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As the fall semester gets underway, fledgling college students are living away from home for the first time and you, the parents and guardians, are learning to let go. In between paying the first tuition bills and shopping for residence hall room supplies, you may be flooded with questions and concerns about your child’s transition and what it will mean for them, your family, and you. You may grapple with how to best support your child and how your role will change as they navigate college.

When I talk to parents and guardians, the first thing I tell them to expect are a lot of ups and downs during the first year at college—it’s critical to know that developmental changes will occur and that these changes can be challenging for both students and families.

A helpful theory in understanding the first-year experience is “The W-Curve,” which highlights the ups and downs you can expect for your child. Students typically start with a high of a honeymoon phase as they find connections and establish new relationships, set and test boundaries, explore interests, and begin to create a new personal identity. This phase presents an opportunity for your child to mature, become a young adult, and be out on their own.

This honeymoon can be followed by the low of cultural shock, a dip as your child experiences some of the first challenges of college life. Through this stage students are trying to weave together intense emotions, the questioning of knowledge, and an understanding of their own personal development. Because family members represent a safe space, students will often share only the negative and difficult stories. It is important to ask your child to share some of the positive things that are happening at this stage.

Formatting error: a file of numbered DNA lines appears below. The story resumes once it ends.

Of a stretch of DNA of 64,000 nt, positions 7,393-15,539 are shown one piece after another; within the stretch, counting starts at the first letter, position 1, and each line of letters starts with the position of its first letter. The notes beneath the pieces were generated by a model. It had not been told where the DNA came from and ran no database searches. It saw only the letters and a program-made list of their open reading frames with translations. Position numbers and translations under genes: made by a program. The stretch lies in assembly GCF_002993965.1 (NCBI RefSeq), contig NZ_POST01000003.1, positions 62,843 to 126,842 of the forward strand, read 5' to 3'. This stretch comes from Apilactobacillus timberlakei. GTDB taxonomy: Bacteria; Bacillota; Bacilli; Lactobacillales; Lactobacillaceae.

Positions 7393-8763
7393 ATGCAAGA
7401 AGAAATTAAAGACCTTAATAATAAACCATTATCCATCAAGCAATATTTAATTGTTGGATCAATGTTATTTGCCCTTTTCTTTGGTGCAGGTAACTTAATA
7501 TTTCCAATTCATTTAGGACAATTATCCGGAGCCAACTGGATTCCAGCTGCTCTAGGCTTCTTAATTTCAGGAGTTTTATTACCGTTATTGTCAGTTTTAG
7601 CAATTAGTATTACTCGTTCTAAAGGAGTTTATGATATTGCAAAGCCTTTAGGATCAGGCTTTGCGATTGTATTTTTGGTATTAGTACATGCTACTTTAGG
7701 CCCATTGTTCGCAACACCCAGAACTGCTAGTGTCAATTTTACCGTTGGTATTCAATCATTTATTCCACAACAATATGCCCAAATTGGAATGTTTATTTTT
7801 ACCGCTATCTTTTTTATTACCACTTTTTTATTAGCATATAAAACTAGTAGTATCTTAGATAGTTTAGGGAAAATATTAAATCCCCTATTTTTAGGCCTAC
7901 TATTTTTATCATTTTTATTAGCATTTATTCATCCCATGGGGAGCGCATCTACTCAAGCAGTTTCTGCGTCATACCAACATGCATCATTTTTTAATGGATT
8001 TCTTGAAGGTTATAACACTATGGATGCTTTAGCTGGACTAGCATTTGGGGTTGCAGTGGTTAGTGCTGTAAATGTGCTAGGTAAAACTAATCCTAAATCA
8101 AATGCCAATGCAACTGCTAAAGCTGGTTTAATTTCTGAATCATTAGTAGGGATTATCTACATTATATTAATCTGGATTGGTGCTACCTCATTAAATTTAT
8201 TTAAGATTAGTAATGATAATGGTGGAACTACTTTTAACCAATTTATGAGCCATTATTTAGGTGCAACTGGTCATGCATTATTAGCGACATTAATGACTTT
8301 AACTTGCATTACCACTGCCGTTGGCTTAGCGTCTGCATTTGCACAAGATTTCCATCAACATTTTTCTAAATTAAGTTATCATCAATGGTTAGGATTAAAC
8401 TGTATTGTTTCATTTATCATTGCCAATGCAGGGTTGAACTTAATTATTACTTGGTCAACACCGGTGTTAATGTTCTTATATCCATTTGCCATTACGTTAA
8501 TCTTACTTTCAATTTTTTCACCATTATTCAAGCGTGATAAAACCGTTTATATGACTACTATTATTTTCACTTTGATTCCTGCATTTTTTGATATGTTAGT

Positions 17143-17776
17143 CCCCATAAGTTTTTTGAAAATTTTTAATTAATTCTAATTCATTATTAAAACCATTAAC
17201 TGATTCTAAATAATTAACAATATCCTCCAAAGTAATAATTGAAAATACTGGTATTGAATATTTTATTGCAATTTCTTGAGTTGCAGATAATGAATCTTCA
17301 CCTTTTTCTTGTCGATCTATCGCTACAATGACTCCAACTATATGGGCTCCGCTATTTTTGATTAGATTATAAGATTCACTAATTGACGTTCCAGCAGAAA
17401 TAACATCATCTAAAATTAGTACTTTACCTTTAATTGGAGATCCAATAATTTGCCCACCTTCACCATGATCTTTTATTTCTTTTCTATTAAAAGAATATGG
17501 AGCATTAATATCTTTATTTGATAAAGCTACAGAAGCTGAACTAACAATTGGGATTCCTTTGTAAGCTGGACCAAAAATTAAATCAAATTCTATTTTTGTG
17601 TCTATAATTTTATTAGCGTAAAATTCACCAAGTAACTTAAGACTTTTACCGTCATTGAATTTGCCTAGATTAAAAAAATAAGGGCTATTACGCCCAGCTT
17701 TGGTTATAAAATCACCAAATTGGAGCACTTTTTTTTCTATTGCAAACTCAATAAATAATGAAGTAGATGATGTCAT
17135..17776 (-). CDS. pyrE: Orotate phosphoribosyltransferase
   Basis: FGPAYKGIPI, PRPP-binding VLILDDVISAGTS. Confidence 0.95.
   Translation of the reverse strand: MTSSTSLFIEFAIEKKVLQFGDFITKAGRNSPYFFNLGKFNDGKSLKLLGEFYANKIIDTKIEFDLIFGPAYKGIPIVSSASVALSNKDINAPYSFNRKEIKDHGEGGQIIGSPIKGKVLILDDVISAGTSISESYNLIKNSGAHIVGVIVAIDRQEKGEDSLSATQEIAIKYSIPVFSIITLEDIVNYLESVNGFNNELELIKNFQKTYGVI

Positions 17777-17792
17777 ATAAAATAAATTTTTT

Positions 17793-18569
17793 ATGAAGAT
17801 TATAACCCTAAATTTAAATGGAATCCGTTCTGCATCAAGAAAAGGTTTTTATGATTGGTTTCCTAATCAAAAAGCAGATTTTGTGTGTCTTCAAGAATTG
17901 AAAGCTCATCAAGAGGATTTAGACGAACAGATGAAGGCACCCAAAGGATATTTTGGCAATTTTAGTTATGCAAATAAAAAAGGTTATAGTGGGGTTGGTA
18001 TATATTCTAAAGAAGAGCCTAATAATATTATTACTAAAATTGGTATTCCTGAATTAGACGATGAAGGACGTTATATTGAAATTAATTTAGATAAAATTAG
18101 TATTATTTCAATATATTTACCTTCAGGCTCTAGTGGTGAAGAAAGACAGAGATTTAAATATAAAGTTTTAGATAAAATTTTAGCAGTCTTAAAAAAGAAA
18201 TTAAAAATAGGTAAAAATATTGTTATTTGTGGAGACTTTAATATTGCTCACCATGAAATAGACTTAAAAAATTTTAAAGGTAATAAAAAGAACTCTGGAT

There is generally a return to a high point as your child adjusts to academics and campus life. It is during this phase that students begin to find a balance between school, personal life, and campus culture. They seize new opportunities for campus engagement, gain confidence, and explore new interests. Reassuring and encouraging your child is essential in this stage to help them realize that they still have a support system at home. Sending mail is one tangible way for students to feel supported.

This high is followed by a period of mental isolation. You should not be alarmed. This fourth stage happens for a number of reasons and is completely normal. Students try to reconcile their home and school lives; as they try to find a balance between two worlds, they may experience confusion and a sense of isolation.

Finally, with supports from home and school, your child may end their year on a high note of acceptance, integration, and connectedness, when they begin calling their college campus “home.” Although you may struggle with letting go when your child begins to refer to school as home, it is a sign of maturation. This is a good thing.

This story originally ran on “UniversityParent.com” in 2018.